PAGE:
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COP15 film festival

Posted by Roxanna Samii Monday, December 14, 2009

It’s not often that I get a chance to sit in a theatre with an audience while they’re watching one of the documentaries I produce at IFAD. On Friday 12 December, during COP15 in Copenhagen, I had that chance.

“The President’s Dilemma” – a television documentary we originally created for BBC World News in September – was screened at a film festival organized by International Institute for Environment and Development (IIED) as part of it’s “Development and Climate Days” side event.

The President’s Dilemma tells the story of Anote Tong, the President of Kiribati – a nation made up of 33 low-lying atoll islands in the middle of the Pacific Oceans. Climate scientists predict that much of Kiribati could be under water in as little as 30 years due to rising sea levels caused by climate change. Tong’s “dilemma” is to decide what to do with the country’s 108,000 residents and how quickly to act. He resists the idea of mass migration which he says would turn his people into “climate change refugees” but, at the same time, he realizes time is not on his side and that he needs to address immediate problems, like growing poverty and shrinking food supplies, as evironmental conditions worsen.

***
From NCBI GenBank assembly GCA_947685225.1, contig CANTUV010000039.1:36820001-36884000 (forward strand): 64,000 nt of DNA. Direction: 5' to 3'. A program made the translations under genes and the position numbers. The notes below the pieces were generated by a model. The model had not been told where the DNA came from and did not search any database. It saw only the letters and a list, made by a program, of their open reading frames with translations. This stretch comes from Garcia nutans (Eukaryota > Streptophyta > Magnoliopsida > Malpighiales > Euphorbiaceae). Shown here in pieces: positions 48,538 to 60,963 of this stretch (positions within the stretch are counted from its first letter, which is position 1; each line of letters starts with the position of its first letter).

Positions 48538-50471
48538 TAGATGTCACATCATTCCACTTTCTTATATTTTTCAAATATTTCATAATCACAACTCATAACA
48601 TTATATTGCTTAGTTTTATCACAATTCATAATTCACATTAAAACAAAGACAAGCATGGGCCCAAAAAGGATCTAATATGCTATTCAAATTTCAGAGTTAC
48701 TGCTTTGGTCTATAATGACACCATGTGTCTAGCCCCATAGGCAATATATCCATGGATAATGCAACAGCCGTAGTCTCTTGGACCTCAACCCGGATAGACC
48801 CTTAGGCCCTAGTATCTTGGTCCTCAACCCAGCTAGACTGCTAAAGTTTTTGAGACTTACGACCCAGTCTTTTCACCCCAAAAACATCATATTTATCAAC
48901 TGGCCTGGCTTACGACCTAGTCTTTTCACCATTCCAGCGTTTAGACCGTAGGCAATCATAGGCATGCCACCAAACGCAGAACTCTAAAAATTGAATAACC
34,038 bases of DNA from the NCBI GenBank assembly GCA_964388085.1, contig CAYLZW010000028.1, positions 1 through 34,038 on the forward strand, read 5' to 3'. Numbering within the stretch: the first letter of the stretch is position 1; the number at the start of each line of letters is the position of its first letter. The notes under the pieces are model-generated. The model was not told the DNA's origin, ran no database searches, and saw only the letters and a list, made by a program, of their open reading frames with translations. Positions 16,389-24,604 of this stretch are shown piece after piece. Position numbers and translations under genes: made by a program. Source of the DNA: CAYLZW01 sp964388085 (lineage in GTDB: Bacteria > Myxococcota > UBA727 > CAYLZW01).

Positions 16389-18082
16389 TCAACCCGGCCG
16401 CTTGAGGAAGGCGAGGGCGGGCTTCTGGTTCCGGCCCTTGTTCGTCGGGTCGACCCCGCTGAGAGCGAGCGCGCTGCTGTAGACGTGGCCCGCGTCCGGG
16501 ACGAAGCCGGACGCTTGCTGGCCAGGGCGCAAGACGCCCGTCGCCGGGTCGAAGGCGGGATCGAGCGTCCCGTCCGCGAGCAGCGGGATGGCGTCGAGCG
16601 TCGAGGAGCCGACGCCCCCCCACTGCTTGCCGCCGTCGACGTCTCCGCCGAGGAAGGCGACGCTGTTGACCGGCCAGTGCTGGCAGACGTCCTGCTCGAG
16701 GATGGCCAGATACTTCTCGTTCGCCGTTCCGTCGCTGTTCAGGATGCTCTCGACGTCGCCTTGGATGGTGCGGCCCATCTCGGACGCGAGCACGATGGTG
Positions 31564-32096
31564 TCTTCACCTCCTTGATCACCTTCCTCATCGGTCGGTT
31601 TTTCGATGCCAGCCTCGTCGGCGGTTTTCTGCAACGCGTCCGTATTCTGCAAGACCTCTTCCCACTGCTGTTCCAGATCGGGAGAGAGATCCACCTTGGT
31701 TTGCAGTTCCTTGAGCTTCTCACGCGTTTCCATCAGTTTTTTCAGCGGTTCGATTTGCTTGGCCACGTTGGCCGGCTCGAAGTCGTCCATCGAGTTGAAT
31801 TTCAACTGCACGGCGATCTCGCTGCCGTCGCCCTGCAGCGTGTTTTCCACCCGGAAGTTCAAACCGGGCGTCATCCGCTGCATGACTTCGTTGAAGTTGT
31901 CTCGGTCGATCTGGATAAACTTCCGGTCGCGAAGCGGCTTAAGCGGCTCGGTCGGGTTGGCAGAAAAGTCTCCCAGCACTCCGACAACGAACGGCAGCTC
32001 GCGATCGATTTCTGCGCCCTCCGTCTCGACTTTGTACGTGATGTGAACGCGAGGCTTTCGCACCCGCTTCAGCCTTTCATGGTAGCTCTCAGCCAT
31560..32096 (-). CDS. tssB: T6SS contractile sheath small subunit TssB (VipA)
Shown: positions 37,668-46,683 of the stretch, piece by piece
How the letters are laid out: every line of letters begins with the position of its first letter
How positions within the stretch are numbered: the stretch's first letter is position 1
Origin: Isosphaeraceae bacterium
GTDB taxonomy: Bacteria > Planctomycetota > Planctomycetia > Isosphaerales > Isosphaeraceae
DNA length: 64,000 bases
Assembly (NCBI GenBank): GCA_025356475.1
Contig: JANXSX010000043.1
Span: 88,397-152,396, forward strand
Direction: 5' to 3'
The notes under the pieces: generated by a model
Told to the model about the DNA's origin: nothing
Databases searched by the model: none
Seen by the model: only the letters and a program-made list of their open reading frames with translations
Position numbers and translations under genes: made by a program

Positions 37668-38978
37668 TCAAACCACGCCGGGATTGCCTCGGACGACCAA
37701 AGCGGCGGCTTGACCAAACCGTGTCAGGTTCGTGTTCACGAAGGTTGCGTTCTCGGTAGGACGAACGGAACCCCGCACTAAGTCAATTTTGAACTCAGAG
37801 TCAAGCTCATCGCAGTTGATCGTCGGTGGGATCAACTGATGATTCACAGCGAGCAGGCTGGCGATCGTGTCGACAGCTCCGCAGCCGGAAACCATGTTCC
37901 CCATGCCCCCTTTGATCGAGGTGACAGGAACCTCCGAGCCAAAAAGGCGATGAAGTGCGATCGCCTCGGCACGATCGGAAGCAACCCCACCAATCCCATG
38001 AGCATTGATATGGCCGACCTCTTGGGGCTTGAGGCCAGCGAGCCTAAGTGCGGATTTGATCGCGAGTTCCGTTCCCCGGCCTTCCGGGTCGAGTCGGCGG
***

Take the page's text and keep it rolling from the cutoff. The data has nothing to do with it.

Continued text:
Programmed during a session that featured five films exploring the impact of rising sea levels on island states, my role was to introduce the film and then answer questions from the audience. The film was the last one in the session, following stories from Samoa and Tuvalu. The reaction was extremely positive and gratifying with more requests for DVD copies of the longer version of the film (the screening was of a shorten 10 minute version) than I had anticipated. The audience was made up of development practitioners, NGO and UN staff so the questions and discussion that followed was well informed and largely focused on issues around adaptation. In the case of Kiribati, that means introducing crops that can tolerate temperature increases and salt water intrusion, which is part of the work of an IFAD-supported agricultural research centre on the island Tarawa mentioned in the film.

The film festival runs over four days and provides delegates and media with respite from the chaos and crowds at the Bella Centre, the main COP15 venue a short metro ride away. For me personally, it was a great opportunity to get some feedback on IFAD films as well as to see first hand how powerful they can be in sharing experiences from remote regions, shaping ideas and provoking good discussion.

James Heer